You are currently browsing the category archive for the ‘Georgia General Assembly’ category.

For detailed information on these bills, use the Legislation Tracker tool on our website.

HB 185:  Service providers sheltering with runaway youth to report contact with children within 72 Hours.  Status:  Passed House and Senate.

HB 200:  Seeks to to discourage trafficking of persons for labor or sexual servitude and provide greater protections to persons subject to such crime.  Status:  Passed the House and Senate.

HB 265:  Creates two special bodies (the 2011 Special Council on Criminal Justice Reform for Georgians and the Special Joint Committee on Georgia Criminal Justice Reform) to study and reform Georgia’s criminal justice system.  Status:  Signed into law by the Governor.

HB 373:  A child adjudicated as a designated felon can not be discharged from DJJ or released from restrictive custody prior to the time provided in the court’s order.  Also provides that only the child or the child’s attorney can file a motion for early release or modification of a court order.  Status:  Passed House and Senate.

HB 471:  Changes to provisions related to the secure detention of children prior to a ruling in their case.  Status:  Remains in the House Judiciary Non-Civil Committee.

SB 31:  Allowing Parents of Minors Accused of Crimes to be Clients of Attorney Representing the Minor.  Status:  Passed the Senate.  Recommended Do Pass by House Judiciary Committee.  Withdrawn in the House and recommitted.

SB 105:  Children who commit designated felony acts to be granted parole.  Status:  Rests in the Senate Judiciary Committee.

SB 127:  Significantly revised and updates Georgia’s 40 year old Juvenile Code.   Status:  Currently in the Senate Judiciary Committee.

HB 641:  House Version of SB 127 (above).  This bill was introduced a few days before the end of the Session and will be refined over the interim.  Status:  Has been assigned to the House Judiciary Committee.

HB 162:  Registered sexual offenders prohibited from photographing minor without parent’s consent.  Status:  Passed House and Senate.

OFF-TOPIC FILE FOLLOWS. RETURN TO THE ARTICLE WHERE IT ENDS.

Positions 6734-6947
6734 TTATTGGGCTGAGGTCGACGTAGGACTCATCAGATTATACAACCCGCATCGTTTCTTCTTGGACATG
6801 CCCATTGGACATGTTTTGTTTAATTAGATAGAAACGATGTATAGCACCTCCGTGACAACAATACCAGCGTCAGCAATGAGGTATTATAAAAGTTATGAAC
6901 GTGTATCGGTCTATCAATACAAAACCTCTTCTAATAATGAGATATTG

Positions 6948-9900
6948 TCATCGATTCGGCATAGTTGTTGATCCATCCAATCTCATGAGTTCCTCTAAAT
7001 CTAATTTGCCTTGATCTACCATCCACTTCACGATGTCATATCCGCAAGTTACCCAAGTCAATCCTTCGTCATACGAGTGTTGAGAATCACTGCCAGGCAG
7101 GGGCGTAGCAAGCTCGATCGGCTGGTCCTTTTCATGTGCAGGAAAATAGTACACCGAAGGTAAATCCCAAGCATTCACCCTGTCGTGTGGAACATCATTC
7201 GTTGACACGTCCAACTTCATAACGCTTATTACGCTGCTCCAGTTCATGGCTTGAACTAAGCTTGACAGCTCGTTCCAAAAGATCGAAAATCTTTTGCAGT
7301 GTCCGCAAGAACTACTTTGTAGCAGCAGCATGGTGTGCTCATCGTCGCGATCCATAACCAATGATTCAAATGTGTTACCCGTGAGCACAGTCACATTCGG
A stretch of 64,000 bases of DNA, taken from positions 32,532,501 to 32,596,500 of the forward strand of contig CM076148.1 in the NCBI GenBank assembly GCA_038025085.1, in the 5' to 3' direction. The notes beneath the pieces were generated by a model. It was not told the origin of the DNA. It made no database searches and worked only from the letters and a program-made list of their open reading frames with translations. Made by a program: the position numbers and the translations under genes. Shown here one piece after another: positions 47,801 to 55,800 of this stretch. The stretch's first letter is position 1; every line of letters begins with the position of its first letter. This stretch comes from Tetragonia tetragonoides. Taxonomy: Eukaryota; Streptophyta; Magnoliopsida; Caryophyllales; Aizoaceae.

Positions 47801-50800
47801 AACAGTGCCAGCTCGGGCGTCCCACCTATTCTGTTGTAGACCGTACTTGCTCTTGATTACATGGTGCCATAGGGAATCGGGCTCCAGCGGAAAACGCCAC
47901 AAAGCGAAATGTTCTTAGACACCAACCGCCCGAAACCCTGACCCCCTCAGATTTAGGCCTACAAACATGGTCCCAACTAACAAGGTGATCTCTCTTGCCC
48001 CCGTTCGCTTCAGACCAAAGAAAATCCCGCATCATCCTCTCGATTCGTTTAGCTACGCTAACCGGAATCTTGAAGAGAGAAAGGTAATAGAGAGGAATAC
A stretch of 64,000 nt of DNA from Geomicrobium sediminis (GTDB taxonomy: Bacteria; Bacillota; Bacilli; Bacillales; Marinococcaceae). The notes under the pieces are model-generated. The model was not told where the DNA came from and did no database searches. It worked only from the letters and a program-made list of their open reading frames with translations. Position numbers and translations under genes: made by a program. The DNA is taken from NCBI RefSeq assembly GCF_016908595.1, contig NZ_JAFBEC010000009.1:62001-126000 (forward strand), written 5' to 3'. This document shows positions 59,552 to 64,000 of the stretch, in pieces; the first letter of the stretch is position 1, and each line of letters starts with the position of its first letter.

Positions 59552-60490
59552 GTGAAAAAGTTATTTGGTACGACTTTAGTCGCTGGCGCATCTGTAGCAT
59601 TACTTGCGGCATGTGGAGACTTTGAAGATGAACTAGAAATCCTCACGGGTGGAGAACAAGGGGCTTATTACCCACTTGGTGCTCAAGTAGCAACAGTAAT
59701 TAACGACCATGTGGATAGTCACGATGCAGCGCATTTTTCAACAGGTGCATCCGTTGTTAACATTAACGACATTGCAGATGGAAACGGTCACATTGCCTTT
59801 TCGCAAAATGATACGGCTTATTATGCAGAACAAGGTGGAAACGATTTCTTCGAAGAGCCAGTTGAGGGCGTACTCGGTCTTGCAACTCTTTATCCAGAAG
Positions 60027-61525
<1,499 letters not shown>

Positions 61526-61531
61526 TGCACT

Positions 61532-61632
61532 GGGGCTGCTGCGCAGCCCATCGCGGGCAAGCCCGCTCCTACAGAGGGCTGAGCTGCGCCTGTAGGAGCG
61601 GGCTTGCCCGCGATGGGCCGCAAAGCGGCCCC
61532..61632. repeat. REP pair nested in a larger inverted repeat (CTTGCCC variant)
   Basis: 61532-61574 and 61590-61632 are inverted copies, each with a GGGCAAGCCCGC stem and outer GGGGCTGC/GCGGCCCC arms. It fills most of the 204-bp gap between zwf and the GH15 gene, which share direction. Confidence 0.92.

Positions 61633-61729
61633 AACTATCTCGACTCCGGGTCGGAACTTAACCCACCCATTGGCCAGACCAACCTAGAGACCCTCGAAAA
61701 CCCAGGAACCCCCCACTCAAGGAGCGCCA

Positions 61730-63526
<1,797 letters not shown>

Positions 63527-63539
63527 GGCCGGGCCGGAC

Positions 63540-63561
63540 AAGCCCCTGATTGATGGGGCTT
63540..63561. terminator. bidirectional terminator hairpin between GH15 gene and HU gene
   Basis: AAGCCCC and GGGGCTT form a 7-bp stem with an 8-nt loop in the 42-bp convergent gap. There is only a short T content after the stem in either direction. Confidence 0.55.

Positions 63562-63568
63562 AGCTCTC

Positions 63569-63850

SB 112:  Amending provisions related to rights of military parents during deployment.  Status:  Passed Senate and House.

SB 172:  Home study recommending adoption to be completed before child adopted by third party.  Amended to include HB 65 which allows siblings or children of adopted people to access adoption files for medical treatment.  Status:  Passed the Senate and House.

SB 247:  Amends the laws on who can petition to adopt a child in Georgia by providing that a court should determine if the person petitioning for adoption is living with another adult  when deciding on the petition for adoption. This bill would require that the court may consider whether the person living with the petitioner would be a consistent presence in the child’s life, the nature of the relationship, and whether the presence of the other adult or relationship will be harmful or beneficial to the child as a factor in considering an application for adoption. Status:  Rests in the Senate Judiciary Committee.

For detailed information on these bills, use the Legislation Tracker tool on our website.

HB 47: Allowing out-of-state insurance policies to be sold in Georgia.  Status:  Passed the House and Senate.

SB 17:  Establishing the Special Advisory Commission on Mandated Health Insurance Benefits.  Status:  Passed the Senate and House.

HB 132:  Insurers to provide coverage for physician prescribed medical foods. Status:  Remains in the House Insurance Committee.  This issue will most likely be dealt with by the Commission on Insurance Mandates established by SB 17 (above), should that bill become law.

HB 65: Allowing siblings or children of adopted people to access adoption files for medical treatment.  Status:  Remains in House Judiciary Committee, but the same language was added to SB 172 (below), which passed both chambers and awaits the Governor’s signature.

HB 187:  Department of Community Health to select single administrator for Medicaid and PeachCare for Kids dental.  Status:  Remains in the House Health and Human Services Committee.

HB 229:  Provides that in certain matters related to administrative hearings and appeals under Medicaid, the decision of the administrative law judge shall be the final administrative decision of the commissioner.   Status:  Given a Do Pass recommendation by the House Judiciary Committee, and then withdrawn in the House and recommitted.

HB 214:  Creates a Department of Public Health.  Status: Signed into law by the Governor.

SB 88:  Increasing age requirement from six to eight for use of car child restraint systems.  Status:  SB 88 has passed the Senate and House.

HB 227:  Would allow local board of education policies authorizing school personnel to administer auto-injectable epinephrine to students who are having an anaphylactic adverse reaction.  Status:  Passed the House and Senate.

HB 345:  Children and pregnant women who are legal aliens to be eligible for Medicaid and PeachCare programs.  Status: Currently rests in the House Judiciary Committee.

HB 432:  Employers to allow employees to use sick leave to care for immediate family members.  Status:  Rests in House Industrial Relations.

HB 461:  Creating multi-state health care compact to move authority to regulate health care to the States.  Status:  Signed into law by the Governor.  An interstate compact, however, will require Congressional approval and signature of the President of the United States to become viable.